• We also feel more prepared for whatever lies ahead. When we did the assessment, we went in and reviewed the legal and financial situation with Dad’s advisors. We simplified some things and he updated all his documents. The care manager helped us organize his disparate medical records. Now, if he ended up in the ER, we would be prepared. We also have a trusted team who can give us advice and set up more services when needed. This means more than you can imagine if you’re taking care of elderly parents at home.

Lessons Learned: What Dad Would Tell Himself Five Years Ago

Dad can say it best:

Facing My Fears

I would tell myself not to be so afraid to face what was changing as I got older. I had a fear of admitting to anything and I couldn’t even say exactly why. No one wants to admit things are changing, and maybe I thought saying anything might lead to losing some freedom. But, I was not free the way I was living. I was almost trapped in my home.

A Better Life

I would like to show myself back then how much better life could be with just a bit of help or a few minor changes. When someone says you need help at home, it makes you think of a helpless or sick person. But, it is a treat having someone do my laundry, vacuum, and prepare delicious meals for me. I realized some of my kids and grandkids have services like this too…and they’re not old or sick. The same goes for the ride service, now I’m as hip as my grandkids–ha ha!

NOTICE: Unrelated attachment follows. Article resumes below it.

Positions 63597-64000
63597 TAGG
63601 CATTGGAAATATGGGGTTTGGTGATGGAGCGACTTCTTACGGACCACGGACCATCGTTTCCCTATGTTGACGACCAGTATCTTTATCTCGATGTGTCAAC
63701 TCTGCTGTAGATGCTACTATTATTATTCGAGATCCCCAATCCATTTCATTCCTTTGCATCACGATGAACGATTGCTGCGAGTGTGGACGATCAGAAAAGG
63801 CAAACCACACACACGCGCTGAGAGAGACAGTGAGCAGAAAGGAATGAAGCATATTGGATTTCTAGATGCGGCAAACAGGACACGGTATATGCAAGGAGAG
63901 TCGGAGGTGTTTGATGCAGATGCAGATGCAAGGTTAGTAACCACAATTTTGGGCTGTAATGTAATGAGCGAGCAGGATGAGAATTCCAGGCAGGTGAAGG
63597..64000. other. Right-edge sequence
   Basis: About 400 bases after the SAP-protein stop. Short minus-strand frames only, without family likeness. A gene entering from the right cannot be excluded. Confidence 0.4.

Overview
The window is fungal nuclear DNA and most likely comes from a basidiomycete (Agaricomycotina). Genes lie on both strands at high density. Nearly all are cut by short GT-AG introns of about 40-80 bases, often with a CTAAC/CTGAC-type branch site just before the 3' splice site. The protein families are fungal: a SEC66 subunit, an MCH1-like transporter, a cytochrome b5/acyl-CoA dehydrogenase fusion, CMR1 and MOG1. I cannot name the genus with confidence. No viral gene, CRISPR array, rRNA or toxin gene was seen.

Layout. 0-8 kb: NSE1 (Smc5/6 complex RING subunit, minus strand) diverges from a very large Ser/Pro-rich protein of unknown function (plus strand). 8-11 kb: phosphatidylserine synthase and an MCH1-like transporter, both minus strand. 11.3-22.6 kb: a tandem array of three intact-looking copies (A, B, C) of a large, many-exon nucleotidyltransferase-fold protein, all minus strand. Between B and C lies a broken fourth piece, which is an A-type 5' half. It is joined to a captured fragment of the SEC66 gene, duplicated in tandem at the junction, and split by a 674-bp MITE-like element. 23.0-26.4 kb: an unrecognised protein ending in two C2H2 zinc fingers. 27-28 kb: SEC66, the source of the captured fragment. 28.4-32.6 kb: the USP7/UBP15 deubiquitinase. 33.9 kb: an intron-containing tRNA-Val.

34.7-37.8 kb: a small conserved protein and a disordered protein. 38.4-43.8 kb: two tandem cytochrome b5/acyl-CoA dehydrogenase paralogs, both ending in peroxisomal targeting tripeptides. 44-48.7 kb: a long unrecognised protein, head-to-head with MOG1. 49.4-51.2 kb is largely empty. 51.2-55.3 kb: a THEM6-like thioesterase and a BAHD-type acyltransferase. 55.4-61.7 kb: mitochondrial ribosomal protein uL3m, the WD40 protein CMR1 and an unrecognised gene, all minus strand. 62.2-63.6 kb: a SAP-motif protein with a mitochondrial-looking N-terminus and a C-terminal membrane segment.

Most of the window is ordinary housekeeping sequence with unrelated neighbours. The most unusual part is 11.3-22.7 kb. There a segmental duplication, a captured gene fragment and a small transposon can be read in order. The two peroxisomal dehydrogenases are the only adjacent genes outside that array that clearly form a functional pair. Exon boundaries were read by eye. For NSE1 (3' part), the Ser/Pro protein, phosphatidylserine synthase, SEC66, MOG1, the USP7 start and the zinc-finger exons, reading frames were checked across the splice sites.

Old People Aren’t the Only Wise Ones

I’d also listen more to my kids’ concerns and realize I was doing the opposite of “not burdening them” by not admitting to needing help. I was unfairly placing a burden on them to potentially pick up the pieces of a crisis. It’s tough to take advice from your kids. They’re you’re kids! But, I’m proud of the part I played in raising mine well. I should have trusted that they’re smart and want what’s best for me. I know not everyone has that, unfortunately. So, if you don’t, find someone you can trust to help.

A Key to Staying Safe

And, one of the biggest lessons I learned was not to mess around with medications (or medical stuff in general). They can be life-saving, but they can also kill you. Ask questions (or get an advocate to help) and use some kind of system to keep yourself on track. I was also putting off medical care for silly reasons like transportation. A few more months of that and I might not be here now (and certainly wouldn’t have still been living at home). Two new great-grandkids were born during this time. It’s hard to admit I may have missed that of my own doing.

Now’s the Time…

If you’re taking care of elderly parents at home, don’t wait to get an assessment or find out what resources could help.